James Ishmeal Tibbs v. Warden Savers, et al--Appeal from 69th District Court of Hartley County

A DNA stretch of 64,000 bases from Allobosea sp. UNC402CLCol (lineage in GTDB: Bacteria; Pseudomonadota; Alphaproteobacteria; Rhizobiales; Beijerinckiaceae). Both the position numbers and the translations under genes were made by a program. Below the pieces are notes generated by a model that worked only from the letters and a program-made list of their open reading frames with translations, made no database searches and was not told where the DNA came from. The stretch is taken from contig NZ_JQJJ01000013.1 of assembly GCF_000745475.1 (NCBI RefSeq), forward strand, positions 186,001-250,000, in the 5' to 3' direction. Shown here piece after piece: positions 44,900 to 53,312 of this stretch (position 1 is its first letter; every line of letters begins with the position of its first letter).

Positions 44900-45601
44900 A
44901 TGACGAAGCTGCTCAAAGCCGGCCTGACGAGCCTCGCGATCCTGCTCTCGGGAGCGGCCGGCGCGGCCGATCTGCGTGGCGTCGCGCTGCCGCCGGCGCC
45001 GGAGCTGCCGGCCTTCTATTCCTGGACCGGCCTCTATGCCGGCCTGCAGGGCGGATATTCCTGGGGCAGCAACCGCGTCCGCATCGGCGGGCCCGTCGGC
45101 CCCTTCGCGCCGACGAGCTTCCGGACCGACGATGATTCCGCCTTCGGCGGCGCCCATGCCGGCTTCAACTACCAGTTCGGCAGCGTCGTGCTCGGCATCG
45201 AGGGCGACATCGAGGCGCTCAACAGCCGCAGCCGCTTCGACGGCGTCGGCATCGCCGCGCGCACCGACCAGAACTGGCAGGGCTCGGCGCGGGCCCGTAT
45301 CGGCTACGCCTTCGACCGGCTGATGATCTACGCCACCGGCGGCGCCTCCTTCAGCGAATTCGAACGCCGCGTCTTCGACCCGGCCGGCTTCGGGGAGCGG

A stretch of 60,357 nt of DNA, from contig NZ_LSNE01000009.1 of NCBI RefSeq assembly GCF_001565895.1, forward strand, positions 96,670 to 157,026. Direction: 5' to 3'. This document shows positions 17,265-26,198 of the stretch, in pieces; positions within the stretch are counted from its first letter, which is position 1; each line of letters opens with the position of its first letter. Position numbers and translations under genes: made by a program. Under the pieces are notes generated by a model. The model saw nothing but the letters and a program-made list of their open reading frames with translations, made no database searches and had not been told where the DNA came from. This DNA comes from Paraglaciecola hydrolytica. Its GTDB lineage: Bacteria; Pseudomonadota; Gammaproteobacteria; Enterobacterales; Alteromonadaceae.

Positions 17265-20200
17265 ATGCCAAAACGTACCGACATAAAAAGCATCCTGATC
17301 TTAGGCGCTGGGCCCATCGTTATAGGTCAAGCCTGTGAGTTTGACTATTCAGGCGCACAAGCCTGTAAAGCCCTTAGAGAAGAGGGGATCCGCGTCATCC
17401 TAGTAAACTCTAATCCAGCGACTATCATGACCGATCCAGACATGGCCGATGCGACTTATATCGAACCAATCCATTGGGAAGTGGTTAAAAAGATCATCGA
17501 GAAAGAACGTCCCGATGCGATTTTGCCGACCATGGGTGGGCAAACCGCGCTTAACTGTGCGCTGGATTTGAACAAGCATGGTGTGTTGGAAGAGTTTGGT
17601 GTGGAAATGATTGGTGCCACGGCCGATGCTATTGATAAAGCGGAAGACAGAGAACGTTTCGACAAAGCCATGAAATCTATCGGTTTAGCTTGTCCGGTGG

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NO. 07-08-0415-CV IN THE COURT OF APPEALS FOR THE SEVENTH DISTRICT OF TEXAS AT AMARILLO PANEL C AUGUST 6, 2009 ______________________________ JAMES ISHMAEL TIBBS, APPELLANT V. WARDEN SAVERS, ET AL., APPELLEES _________________________________ FROM THE 69TH DISTRICT COURT OF HARTLEY COUNTY; NO. 4315H; HONORABLE RON ENNS, JUDGE _______________________________ Before QUINN, C.J., and HANCOCK and PIRTLE, JJ. MEMORANDUM OPINION Appellant, James Ishmael Tibbs, proceeding pro se and in forma pauperis, appeals from the trial court’s order dismissing his suit against Warden Savers, et al., for alleged civil rights violations. By a sole issue, Tibbs asserts the trial court abused its discretion in denying his Motion for Judgment Nihil Dicit and Motion to Prosecute. Although inartfully drafted, Tibbs complains of the trial court’s dismissal of his suit. Appellees contend the trial court correctly dismissed Tibbs’s suit for failure to comply with the requirements of chapter 14 of the Texas Civil Practice Code. We agree with Appellees and affirm. Background Facts According to the clerk’s record, Tibbs filed grievances against Appellees, employees at the Dalhart Unit of the Texas Department of Criminal Justice. He alleged that certain Department employees were censoring his letters to newspapers and other organizations.1 The clerk’s record reflects that disciplinary action was taken against Tibbs for the content of the letters. Tibbs filed grievances against Department officials for being punished for the content of the letters. After the grievance procedures, he filed a civil rights complaint against Appellees. He also filed an affidavit declaring his indigence. As such, he was required to file an Affidavit Relating to Previous Filings required by section 14.004 of the Texas Civil Practice and Remedies Code. The affidavit filed by Tibbs entitled simply “Affidavit,” provides as follows: I’ve filed several civil action suits and have been sancioned [sic] by the 5th Circuit Court of Appeals, I’ve no means to fully apprize this Court of all the civil claims I’ve filed, however; this is an original first time for this issue I’m very confident of success due to the fact that stare decissions [sic] . . . . 1 According to a copy of a TDCJ Disciplinary Report, Tibbs wrote a letter to a newspaper that provided: “W arden Savers [sic] daughter is a crack and meth whore.” Another report charged Tibbs with writing a similar letter to various newspapers about another Appellees’ daughter. 2 Appellees filed a Motion to Dismiss Tibbs’s suit for failure to comply with sections 14.004 (requiring an affidavit relating to previous filings) and 14.005 (requiring an affidavit of exhaustion of administrative remedies) of the Texas Civil Practice and Remedies Code. Tibbs filed an objection to the motion and attempted to remedy his failure to comply with the requirements of section 14.004 by asserting: Cause No. 1; cv00546 MAC KFG Document #;2 1 filed 09/15/2008 page 2 Tibbs v. Martin, No5;96cv354 (EDTex. Feb. 3, 1997) (dismissed as frivolous) aff’d No97 40182 (5th cir. April 8th, 1998) (appeal dismissed as frivolous); Tibbs v. TDCJ ID No.5; 96cv321 (E.D.Tex. Dec. 20, 1997) dismissed as frivolous, aff’d 97 40079 (5th Cir. Oct. 23, 1997) (appeal dismissed as frivolous) This information just came from UNITED STATES DISTRICT COURT FOR THE EASTERN DISTRICT OF TEXAS 211W. Ferguson Tyler Texas 75702 However the 69th Judicial Dis. Crt, Has waived this Issue and can not barr [sic] under Section 14.004. The trial court signed an order dismissing Tibbs’s suit against Appellees “without prejudice due to his failure to comply with the requirement of Section 14.004(a)(2) of the TEXAS CIVIL PRACTICE AND REMEDIES CODE.” We review the dismissal of an in forma pauperis suit filed by an inmate for abuse of discretion. Hickson v. Moya, 926 S.W.2d 397, 398 (Tex.App.–Waco 1996, no writ). A trial court abuses its discretion when its ruling is arbitrary, unreasonable, or without reference to any guiding rules or legal principles. K-Mart Corp. v. Honeycutt, 24 S.W.3d 357, 360 (Tex. 2000); Downer v. Aquamarine Operators, Inc., 701 S.W.2d 238, 241-42 (Tex. 1985). We are mindful that pro se pleadings are evaluated by less stringent standards than those 3 applied to formal pleadings filed by attorneys. Haines v. Kerner, 404 U.S. 519, 520, 92 S.Ct.594, 30 L.Ed.2d 652 (1972). The statutory scheme for inmate litigation is contained in chapter 14 of the Texas Civil Practice and Remedies Code Annotated (Vernon 2002). The purpose of chapter 14 is to assist the trial court in determining whether a suit is malicious or frivolous under section 14.003(a). Hickson, 926 S.W.2d at 399. Section 14.004(a)(1) requires an inmate who files an affidavit of inability to pay costs to file a separate affidavit of every suit filed pro se, without regard to whether he was an inmate at the time, other than suits filed under the Texas Family Code. Pursuant to subsection (a)(2), the affidavit shall describe each suit and (A) state the operative facts, (B) list the case name, cause number, and court in which suit was filed, (C) identify each party, and (D) state the result of the suit, including whether it was dismissed as frivolous or malicious. Under subsection (b), an inmate must declare the date of the final order affirming the dismissal of a previous suit if it was dismissed as frivolous or malicious. Finally, subsection (c) requires that the affidavit be accompanied by a certified copy of the inmate’s trust account statement. The original affidavit filed by Tibbs was deficient in all the requirements of section 14.004(a)(2). He substantially complied with subsection (b) and did file a certified copy of his trust account as required by subsection (c). Notwithstanding the amendment to his affidavit contained in his objection to the motion to dismiss, it still lacked the information 4 necessary to remedy his original affidavit and was of no assistance to the trial court in determining whether the underlying suit was frivolous or malicious. Thus, we conclude the trial court did not abuse its discretion in dismissing Tibbs’s suit against Appellees. Tibbs’s sole contention is overruled. Accordingly, the trial court’s judgment is affirmed. Patrick A. Pirtle Justice 5